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Friends, fans celebrate Carnegie's wonderful life, legacy

"No one will ever be able to fill his shoes"
Wednesday, February 16, 2011


Tom Carnegie in 1988
He had a voice larger than life and became as much a part of the Indianapolis Motor Speedway as the famed Yard of Bricks, but Tom Carnegie was one of us, a friendly, caring man of the people.

That was the common theme throughout a host of tributes paid Feb. 15 during a celebration of the life of Carnegie, the longtime IMS Public Address announcer who died Feb. 11 at age 91.

An overflow crowd packed the IMS Hall of Fame Museum for the ceremony honoring Carnegie, who served as the Public Address announcer at IMS for 61 consecutive years, from 1946-2006. He called 61 Indianapolis 500's, 12 Brickyard 400's and six United States Grands Prix for millions of fans at IMS.

Indianapolis television sports anchor Dave Calabro served as host of the ceremony. Calabro worked for many years on the public address at IMS with Carnegie and leads the announcing team today.

Dave Calabro talks about Carnegie
"Tom Carnegie, for him it wasn't about coming into this Museum and saying: 'Oh, that's the Maserati. That's the turbo BR858,'" Calabro said. "Tom Carnegie was about people. Tom was about the men and women who sacrificed their lives and worked on these machines and dreamed and had visions about how they would conquer the Indianapolis Motor Speedway.

"That's what Tom Carnegie was about. He loved people."

Members of Carnegie's family, including two of his children, attended the ceremony.

Speakers sharing memories, anecdotes and laughs about Carnegie's wonderful life included Nancy and Josie George, Indianapolis Motor Speedway board members; Jeff Belskus, Indianapolis Motor Speedway Corporation president and CEO; Donald Davidson, Indianapolis Motor Speedway historian, Charlie Walker, a longtime colleague and friend of Carnegie on the IMS Public Address staff; and Indianapolis 500 veteran drivers Johnny Parsons, Sarah Fisher and Ed Carpenter. Bob Hills, chaplain and director of INDYCAR Ministry, began the service with a prayer.

One of the most poignant moments of the 35-minute ceremony came when Walker led the crowd to recite one of the most famous phrases carried across the IMS Public Address by Carnegie's rich, instantly recognizable baritone: "IT'S A NEW . TRACK . RECORD!"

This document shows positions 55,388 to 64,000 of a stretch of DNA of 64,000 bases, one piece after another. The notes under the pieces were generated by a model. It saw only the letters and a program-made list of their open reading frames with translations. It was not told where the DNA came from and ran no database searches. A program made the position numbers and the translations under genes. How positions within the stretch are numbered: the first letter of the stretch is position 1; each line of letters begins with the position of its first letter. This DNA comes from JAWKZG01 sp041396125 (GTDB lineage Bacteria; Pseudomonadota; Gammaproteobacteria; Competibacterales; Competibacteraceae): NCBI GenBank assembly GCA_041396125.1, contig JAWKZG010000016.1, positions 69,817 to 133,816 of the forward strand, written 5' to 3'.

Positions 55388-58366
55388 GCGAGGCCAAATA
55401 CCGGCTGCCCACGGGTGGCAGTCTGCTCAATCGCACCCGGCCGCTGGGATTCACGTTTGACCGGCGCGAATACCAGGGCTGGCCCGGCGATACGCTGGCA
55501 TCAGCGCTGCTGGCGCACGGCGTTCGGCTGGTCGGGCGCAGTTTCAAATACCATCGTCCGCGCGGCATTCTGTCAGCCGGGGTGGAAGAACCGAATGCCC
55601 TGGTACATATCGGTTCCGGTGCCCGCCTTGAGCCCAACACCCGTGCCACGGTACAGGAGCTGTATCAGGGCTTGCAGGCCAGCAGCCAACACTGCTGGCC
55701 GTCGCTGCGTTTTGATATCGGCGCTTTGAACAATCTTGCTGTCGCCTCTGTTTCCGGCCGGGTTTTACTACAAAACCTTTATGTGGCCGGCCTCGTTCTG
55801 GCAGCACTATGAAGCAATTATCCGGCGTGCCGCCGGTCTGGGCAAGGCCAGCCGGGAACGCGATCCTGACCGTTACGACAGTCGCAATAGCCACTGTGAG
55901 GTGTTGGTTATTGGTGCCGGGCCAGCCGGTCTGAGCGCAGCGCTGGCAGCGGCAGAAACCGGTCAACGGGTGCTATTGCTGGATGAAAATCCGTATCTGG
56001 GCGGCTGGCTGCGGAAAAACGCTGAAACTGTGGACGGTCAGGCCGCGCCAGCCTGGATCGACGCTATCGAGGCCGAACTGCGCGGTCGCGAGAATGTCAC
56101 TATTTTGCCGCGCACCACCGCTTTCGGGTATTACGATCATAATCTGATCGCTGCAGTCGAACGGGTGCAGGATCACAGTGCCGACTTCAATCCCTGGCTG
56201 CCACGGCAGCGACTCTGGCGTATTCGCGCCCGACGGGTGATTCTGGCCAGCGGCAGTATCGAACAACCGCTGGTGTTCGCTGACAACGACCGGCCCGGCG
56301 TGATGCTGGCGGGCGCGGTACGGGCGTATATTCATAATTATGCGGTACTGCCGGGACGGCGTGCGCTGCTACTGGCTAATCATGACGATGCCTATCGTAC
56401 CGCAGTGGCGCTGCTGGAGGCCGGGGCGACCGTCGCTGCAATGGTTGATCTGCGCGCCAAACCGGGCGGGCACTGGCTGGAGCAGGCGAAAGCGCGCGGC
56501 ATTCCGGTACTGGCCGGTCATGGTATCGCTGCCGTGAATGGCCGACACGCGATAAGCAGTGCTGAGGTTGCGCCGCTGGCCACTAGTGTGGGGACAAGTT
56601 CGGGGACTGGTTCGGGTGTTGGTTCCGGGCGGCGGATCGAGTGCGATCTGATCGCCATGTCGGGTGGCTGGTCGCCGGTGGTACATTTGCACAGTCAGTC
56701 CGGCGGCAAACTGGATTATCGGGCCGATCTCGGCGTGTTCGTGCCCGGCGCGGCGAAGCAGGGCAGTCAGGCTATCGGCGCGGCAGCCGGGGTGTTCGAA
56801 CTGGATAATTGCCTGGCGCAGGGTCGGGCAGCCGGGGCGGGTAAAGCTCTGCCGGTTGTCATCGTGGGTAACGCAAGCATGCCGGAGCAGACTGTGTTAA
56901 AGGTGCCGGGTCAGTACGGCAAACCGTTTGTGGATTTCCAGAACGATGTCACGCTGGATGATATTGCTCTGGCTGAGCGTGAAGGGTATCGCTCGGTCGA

Davidson, who worked with Carnegie for more than 40 years, also shared his memories of many of Carnegie's famous calls.

"All the phrases we've come to know and love, they weren't scripted," Davidson said. "He developed them himself. It was just off the top of his head.

"I thought how amazing it was that this voice that the people know and love and rely on year after year, that just on the first qualifying day, at around a quarter to eight, you'd hear a click and then a hum, and then you'd hear the voice say, 'TESTING, 1-2-3. GOOD MORNING, LADIES AND GENTLEMEN,' and the place would just erupt! I thought, 'Carnegie could stir the place up with a sound check.'"

That voice, and the man behind it, left an indelible legacy on the Indianapolis 500, Davidson said.

"I think Tom Carnegie, more than any other single human being, is responsible for building up the qualification days, adding excitement to it for the race," Davidson said. "Thank you, Tom Carnegie."

Nancy George affectionately shared an anecdote about how she and her brother and sisters would ride their bikes around IMS as children, pretending they were race drivers. But one of the George children always played Carnegie's role as Public Address announcer.

"If there was ever a movie made, he would have to be God," Nancy George said. "He just had that presence that was coming out of the speakers around the track, and everyone would think of him as part of the family. And he was."

An area celebrating Carnegie's life will be available through Monday, Feb. 28 in the Museum for fans to leave cards, notes and other tributes.

"Tom was a wonderful man," Josie George said. "Sixty-one years: I think we can say today that was a new track record that will not be beat.

"I don't think that we'll ever be able to contribute to what he has contributed over the years. To think that he's the last of the 1940s group of men that came together and really branded this place. We still benefit from all of their contributions, but I don't think we would have gotten through the last couple of decades as well as we did without Tom being present and providing that continuity.

"No one will ever be able to fill his shoes."

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